There is no guarantee that any of these candidates will be nominated. Many Washington insiders think that Mitt Romney, now mostly unknown, and John Edwards, not yet known in depth, will emerge as strong contenders. Both fit more closely the profile of their parties' bases -- but both have records on issues that are inconveniently out of line with them. And dark horses could turn out to be strong horses. Who was giving serious consideration to Howard Dean at this point in the 2003-04 cycle?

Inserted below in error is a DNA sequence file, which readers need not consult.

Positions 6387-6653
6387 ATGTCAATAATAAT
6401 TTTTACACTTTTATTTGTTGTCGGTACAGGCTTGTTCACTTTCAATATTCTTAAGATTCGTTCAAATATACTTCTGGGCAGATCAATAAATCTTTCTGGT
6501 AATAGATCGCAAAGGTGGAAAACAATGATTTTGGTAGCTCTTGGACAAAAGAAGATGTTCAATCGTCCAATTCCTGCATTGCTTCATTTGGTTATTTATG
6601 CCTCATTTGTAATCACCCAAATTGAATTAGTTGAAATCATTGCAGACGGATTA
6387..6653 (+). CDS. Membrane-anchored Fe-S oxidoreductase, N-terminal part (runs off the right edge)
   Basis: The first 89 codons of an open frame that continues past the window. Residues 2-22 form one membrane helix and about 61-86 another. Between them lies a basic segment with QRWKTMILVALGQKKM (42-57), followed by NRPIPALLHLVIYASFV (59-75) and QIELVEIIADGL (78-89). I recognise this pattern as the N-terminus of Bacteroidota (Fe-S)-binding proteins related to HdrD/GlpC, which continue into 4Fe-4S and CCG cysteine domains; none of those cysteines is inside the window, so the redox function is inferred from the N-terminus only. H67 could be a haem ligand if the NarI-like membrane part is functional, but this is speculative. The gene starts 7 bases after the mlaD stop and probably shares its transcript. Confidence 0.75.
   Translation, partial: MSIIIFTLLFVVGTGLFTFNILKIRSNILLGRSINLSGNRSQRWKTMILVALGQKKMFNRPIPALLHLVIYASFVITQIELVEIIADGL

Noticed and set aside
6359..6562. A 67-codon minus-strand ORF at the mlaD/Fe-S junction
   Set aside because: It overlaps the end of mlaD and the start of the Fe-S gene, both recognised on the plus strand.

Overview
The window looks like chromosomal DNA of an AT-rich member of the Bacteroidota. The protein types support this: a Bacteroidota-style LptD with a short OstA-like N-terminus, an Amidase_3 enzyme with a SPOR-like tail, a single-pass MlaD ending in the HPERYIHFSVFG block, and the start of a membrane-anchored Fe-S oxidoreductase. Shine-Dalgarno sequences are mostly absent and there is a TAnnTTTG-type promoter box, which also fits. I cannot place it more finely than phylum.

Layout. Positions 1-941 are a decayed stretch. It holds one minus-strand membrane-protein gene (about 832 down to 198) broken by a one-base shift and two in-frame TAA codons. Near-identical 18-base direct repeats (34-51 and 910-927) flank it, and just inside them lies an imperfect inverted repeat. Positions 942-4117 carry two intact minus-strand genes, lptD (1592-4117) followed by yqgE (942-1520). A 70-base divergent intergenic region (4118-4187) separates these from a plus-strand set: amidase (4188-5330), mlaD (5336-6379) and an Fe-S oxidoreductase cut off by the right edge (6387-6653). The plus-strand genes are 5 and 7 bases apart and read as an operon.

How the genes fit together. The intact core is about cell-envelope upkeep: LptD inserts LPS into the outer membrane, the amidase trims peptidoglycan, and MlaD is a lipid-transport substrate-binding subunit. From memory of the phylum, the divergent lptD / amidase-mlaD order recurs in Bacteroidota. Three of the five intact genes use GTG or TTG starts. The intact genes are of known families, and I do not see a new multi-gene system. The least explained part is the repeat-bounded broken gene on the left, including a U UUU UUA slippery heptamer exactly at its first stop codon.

Still, the likelihood is that the Republicans will nominate a candidate significantly different from George W. Bush and that the Democrats will nominate a candidate whose stands and style will differ significantly from that of Al Gore and John Kerry. Current polls suggest there will be more moveable voters than in 2000 or 2004. In polls in the 2003-04 cycle, neither Bush nor various Democrats scored so high as to suggest that either party's candidate would win more than the 51 percent Bush ultimately got. Movement was minimal. But in polls in this cycle we have seen well-known candidates of both parties run far ahead of little-known candidates of other parties -- far enough to suggest that they could get over that 51 percent level in general elections. Voters who wouldn't consider a Republican or Democrat in 2004 seem willing to at least consider one in 2008. The Karl Rove model of turning out your base may prove obsolete. Some analysts assume that Republicans will be weighed down by low Bush job ratings. But that may not be the case. I think we're entering a period of open-field politics, in which both parties will be defined less by their past leaders than by their new nominees. To read more political analysis by Michael Barone, visit www.usnews.com/baroneblog. To find out more about Michael Barone, and read features by other Creators Syndicate writers and cartoonists, visit the Creators Syndicate Web page at www.creators.com. COPYRIGHT 2007 CREATORS SYNDICATE INC. ?? ?? ?? ??
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